He continued that “it remains too early to determine the extent of this emergent work and Defence is working to identify the causes and develop a repair strategy.”

The 27,500 tonnes displacement LHDs are powered by two 11-megawatt Siemens azimuth propulsion system thrusters with dual propellers mounted on 360-degree steerable pods driven by onboard electric motors – electricity for which is generated by the ships’ combined diesel and gas powerplant system. The LHDs’ azimuth propulsion systems and plus their twin bow thrusters – similar configurations are fitted to large cruise ships – greatly improve ship manoeuvrability compared to conventional fixed-screw arrangements.

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Comments (13)

  • John Reid


    I wonder if the Spanish original (Juan Carlos) has had similar issues and if not, why not….

  • Grumpy


    @ John Reid, I’ll second that.

  • Daryl


    Seems there might be some truth to the old Castrol advert from years ago…..”Oils aint Oil’s”

  • Craig


    I believe the ships are still on OT&E phase so its not uncommon to find faults. The azipod is a good idea and are fitted to a large number of ships these days, particularly cruise ships. A number of cruise ships have had problems with the azipod, for example, when Queen Mary 2 first started out, she had a number of problems which caused cruise shortening and cancellations while they tried to resolve the issues.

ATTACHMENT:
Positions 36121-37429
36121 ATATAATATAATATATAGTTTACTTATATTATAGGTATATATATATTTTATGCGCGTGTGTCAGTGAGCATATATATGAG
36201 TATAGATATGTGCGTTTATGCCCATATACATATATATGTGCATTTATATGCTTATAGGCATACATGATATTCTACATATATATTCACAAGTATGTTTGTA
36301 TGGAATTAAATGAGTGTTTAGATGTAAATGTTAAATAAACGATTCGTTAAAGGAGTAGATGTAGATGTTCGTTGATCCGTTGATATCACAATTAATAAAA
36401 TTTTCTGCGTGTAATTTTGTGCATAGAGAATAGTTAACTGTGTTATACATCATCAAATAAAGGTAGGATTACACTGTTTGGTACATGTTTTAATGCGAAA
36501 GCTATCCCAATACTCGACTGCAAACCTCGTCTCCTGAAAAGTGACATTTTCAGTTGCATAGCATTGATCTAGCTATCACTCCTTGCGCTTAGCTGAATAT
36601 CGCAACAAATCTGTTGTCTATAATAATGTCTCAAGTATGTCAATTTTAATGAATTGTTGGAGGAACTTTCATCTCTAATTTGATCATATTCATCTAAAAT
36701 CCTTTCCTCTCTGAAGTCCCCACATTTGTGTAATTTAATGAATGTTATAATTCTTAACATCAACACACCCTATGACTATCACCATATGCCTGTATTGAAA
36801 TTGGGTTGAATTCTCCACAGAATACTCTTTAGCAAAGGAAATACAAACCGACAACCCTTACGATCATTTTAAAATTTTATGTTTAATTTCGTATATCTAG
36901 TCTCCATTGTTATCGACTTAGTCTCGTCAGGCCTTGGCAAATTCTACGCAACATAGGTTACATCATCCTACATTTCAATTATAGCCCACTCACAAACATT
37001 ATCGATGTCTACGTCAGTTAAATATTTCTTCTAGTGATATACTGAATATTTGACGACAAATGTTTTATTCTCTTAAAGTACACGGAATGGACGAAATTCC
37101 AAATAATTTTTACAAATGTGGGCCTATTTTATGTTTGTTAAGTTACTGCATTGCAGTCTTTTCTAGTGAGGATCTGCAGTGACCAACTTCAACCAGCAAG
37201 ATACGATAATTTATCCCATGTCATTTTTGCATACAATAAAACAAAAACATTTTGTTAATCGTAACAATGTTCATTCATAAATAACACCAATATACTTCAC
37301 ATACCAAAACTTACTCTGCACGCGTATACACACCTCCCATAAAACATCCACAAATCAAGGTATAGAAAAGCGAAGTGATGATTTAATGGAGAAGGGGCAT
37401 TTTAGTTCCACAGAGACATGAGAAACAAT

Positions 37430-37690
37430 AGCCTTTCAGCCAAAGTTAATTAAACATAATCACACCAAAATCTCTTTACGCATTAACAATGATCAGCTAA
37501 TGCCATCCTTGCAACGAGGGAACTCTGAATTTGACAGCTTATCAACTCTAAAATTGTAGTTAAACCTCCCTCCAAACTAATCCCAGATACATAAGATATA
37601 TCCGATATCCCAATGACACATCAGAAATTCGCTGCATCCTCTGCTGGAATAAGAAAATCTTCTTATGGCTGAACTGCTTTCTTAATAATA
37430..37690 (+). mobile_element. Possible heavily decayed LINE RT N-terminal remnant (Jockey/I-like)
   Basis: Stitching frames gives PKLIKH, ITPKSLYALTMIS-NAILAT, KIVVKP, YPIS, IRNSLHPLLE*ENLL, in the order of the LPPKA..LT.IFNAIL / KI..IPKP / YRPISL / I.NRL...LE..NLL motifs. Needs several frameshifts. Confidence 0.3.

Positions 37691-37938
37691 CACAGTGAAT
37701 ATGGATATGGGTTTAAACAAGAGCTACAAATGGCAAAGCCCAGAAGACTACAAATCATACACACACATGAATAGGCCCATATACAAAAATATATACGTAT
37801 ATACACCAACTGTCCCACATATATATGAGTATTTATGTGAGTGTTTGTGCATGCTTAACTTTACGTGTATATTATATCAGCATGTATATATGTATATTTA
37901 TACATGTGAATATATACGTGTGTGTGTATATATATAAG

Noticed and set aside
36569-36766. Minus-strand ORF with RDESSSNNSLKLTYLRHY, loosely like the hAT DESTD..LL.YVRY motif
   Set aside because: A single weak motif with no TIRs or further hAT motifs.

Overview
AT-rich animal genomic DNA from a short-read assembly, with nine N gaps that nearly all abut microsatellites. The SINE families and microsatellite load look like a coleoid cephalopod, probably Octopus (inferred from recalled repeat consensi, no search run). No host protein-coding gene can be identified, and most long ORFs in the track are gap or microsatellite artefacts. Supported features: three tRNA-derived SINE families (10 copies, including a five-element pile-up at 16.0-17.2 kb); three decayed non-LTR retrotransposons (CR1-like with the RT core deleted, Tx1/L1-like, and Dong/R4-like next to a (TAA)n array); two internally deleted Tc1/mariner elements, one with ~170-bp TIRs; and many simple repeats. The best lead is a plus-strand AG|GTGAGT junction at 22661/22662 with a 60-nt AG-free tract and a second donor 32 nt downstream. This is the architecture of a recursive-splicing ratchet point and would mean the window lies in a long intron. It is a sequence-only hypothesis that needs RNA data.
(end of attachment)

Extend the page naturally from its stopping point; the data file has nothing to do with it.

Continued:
• Jasonp


    A commercial system not up to Milspec?

  • Richard


    Richard says- Jasonp, it looks like you have seen ATSB report MO 2017 003 of 27 April 2017 re Azipods.

    You get what you pay for I suppose.

    It would be better and cheaper in the long run to build to Naval standards.

    Maybe the crew would feel more confident as well.

  • Martin


    Azipod is a trade name for ABB’s podded propulsion system. As such, the Siemens units should really be referred to as simply podded propulsion units, not Azipod.

    A search on the internet will reveal a number of reports and technical papers related to issues with podded propulsion on a range of different podded propulsion systems on both commercial and military ships including a report into the recent cruise ship incident off the Victorian coast as recently released by the ATSB.

    Happy reading.

  • Hayden.R



    Your right, its still early days for these ships.

  • Richard


    Hayden, I suppose you are correct – if you keep throwing money at a problem it will sooner or later go away.

    Why did this happen in the first place?

    Why does the RAN have so much trouble with ships? Why does the RAAF seem to arrange things better re aircraft?

  • Random